DNS, the Domain Name System, is a distributed database that handles the mapping between host and domain names which are more convenient for humans, and the numerical Internet addresses. That is, it acts much like a phone book, so you can "call" www.wikipedia.com instead of 188.8.131.52.
DNS also provides additional information, such as alias names for systems, contact information, and which hosts act as mail hubs for groups of systems or domains.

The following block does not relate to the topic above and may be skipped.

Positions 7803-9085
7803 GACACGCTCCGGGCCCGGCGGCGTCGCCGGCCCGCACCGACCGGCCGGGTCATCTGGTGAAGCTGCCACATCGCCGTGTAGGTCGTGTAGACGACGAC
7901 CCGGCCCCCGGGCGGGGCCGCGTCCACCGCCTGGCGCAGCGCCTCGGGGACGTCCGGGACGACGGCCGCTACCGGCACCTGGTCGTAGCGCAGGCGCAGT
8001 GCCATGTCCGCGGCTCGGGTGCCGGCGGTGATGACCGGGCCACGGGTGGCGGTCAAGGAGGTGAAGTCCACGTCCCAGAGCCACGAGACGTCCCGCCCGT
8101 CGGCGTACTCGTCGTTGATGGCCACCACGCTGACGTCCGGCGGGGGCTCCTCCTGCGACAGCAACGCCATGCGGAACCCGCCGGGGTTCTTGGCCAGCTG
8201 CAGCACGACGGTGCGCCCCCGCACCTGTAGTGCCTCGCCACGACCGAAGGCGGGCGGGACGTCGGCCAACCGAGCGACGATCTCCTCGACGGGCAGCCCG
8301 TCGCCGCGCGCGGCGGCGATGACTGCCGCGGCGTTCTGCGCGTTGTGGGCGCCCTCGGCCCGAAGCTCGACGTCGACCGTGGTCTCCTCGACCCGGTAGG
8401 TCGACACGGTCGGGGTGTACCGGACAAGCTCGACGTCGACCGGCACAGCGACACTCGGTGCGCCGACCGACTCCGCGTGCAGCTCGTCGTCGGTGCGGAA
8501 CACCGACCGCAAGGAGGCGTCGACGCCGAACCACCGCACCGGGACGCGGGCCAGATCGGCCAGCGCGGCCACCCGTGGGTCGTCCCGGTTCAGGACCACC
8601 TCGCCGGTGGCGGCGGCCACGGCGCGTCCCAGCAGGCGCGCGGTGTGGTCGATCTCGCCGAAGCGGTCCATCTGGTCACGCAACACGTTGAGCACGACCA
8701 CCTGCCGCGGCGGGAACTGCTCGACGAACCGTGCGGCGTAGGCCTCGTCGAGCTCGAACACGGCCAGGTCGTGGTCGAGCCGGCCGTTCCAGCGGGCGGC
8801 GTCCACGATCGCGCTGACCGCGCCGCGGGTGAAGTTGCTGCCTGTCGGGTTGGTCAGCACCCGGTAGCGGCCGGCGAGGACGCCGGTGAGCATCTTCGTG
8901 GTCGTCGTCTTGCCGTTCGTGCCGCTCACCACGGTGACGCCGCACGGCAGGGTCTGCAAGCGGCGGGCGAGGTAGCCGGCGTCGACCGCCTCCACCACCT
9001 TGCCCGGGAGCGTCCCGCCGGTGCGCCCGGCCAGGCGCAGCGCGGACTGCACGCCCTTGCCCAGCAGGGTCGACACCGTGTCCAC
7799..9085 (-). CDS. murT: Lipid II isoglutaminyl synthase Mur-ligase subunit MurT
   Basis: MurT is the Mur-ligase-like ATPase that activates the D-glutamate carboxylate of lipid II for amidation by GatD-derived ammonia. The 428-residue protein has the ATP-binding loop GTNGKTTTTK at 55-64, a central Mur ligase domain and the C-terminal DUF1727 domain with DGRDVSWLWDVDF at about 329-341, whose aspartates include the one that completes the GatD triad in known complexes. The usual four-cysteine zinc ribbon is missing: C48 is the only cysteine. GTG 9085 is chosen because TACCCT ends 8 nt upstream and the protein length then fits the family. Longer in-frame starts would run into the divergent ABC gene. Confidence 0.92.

The DNS system is run by various flavors of DNS software:
- BIND (Berkeley Internet Name Domain), the most commonly used namedaemon.
- djbdns (Dan J Bernstein's DNS implementation)
- Surely others too...
The current way the main DNS system is controlled is often criticized. The most common problems pointed at are that it is abused by monopolies such as Network Solutions, Inc., and problems with assignment of TLDs. Some also critisize that many implementations of DNS server software fail to work gracefully with Dynamic IP addresses, although that is the failure of specific implementations and not failures of the protocol itself.